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AU - Lynch, Gordon S.

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N2 - Calcineurin signaling is essential for successful muscle regeneration. Although calcineurin inhibition compromises muscle repair, it is not known whether calcineurin activation can enhance muscle repair after injury. Tibialis anterior (TA) muscles from adult wild-type (WT) and transgenic mice overexpressing the constitutively active calcineurin-Aα transgene under the control of the mitochondrial creatine kinase promoter (MCK- CnAα*) were injected with the myotoxic snake venom Notexin to destroy all muscle fibers. The TA muscle of the contralateral limb served as the uninjured control. Muscle structure was assessed at 5 and 9 days postinjury, and muscle function was tested in situ at 9 days postinjury. Calcineurin stimulation enhanced muscle regeneration and altered levels of myoregulatory factors (MRFs). Recovery of myofiber size and force-producing capacity was hastened in injured muscles of MCK-CnAα* mice compared with control. Myogenin levels were greater 5 days postinjury and myocyte enhancer factor 2a (MEF2a) expression was greater 9 days postinjury in muscles of MCK-CnAα* mice compared with WT mice. Higher MEF2a expression in regenerating muscles of MCK-CnAα* mice 9 days postinjury may be related to an increase of slow fiber genes. Calcineurin activation in uninjured and injured TA muscles slowed muscle contractile properties, reduced fatigability, and enhanced force recovery after 4 min of intermittent maximal stimulation. Therefore, calcineurin activation can confer structural and functional benefits to regenerating skeletal muscles, which may be mediated in part by differential expression of MRFs.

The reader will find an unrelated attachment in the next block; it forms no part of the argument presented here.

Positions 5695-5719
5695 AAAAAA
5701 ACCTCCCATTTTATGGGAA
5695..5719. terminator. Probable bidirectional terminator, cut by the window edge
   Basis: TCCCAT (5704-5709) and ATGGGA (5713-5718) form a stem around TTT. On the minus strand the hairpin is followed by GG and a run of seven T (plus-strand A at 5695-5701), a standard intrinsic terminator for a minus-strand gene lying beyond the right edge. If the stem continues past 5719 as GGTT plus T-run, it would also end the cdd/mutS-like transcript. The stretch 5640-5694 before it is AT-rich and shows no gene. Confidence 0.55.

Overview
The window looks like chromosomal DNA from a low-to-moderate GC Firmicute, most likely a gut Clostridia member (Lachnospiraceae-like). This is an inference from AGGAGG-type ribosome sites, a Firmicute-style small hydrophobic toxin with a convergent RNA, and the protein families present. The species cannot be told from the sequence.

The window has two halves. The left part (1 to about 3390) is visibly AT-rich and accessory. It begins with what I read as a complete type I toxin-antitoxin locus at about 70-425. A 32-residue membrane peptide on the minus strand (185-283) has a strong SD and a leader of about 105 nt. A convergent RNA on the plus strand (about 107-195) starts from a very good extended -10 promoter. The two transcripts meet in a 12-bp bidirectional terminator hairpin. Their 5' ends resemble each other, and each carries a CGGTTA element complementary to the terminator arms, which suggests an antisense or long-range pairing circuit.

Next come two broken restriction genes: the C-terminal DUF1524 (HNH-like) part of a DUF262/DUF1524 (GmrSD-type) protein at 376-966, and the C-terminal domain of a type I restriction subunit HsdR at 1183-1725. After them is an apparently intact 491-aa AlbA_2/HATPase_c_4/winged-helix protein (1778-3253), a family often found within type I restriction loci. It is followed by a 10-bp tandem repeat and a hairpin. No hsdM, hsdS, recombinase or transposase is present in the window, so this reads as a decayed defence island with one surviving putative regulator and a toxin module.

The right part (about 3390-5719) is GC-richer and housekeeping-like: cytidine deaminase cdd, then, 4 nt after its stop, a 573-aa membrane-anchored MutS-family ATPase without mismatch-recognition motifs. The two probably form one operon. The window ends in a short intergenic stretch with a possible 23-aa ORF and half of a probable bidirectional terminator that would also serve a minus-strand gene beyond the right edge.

AB - Calcineurin signaling is essential for successful muscle regeneration. Although calcineurin inhibition compromises muscle repair, it is not known whether calcineurin activation can enhance muscle repair after injury. Tibialis anterior (TA) muscles from adult wild-type (WT) and transgenic mice overexpressing the constitutively active calcineurin-Aα transgene under the control of the mitochondrial creatine kinase promoter (MCK- CnAα*) were injected with the myotoxic snake venom Notexin to destroy all muscle fibers. The TA muscle of the contralateral limb served as the uninjured control. Muscle structure was assessed at 5 and 9 days postinjury, and muscle function was tested in situ at 9 days postinjury. Calcineurin stimulation enhanced muscle regeneration and altered levels of myoregulatory factors (MRFs). Recovery of myofiber size and force-producing capacity was hastened in injured muscles of MCK-CnAα* mice compared with control. Myogenin levels were greater 5 days postinjury and myocyte enhancer factor 2a (MEF2a) expression was greater 9 days postinjury in muscles of MCK-CnAα* mice compared with WT mice. Higher MEF2a expression in regenerating muscles of MCK-CnAα* mice 9 days postinjury may be related to an increase of slow fiber genes. Calcineurin activation in uninjured and injured TA muscles slowed muscle contractile properties, reduced fatigability, and enhanced force recovery after 4 min of intermittent maximal stimulation. Therefore, calcineurin activation can confer structural and functional benefits to regenerating skeletal muscles, which may be mediated in part by differential expression of MRFs.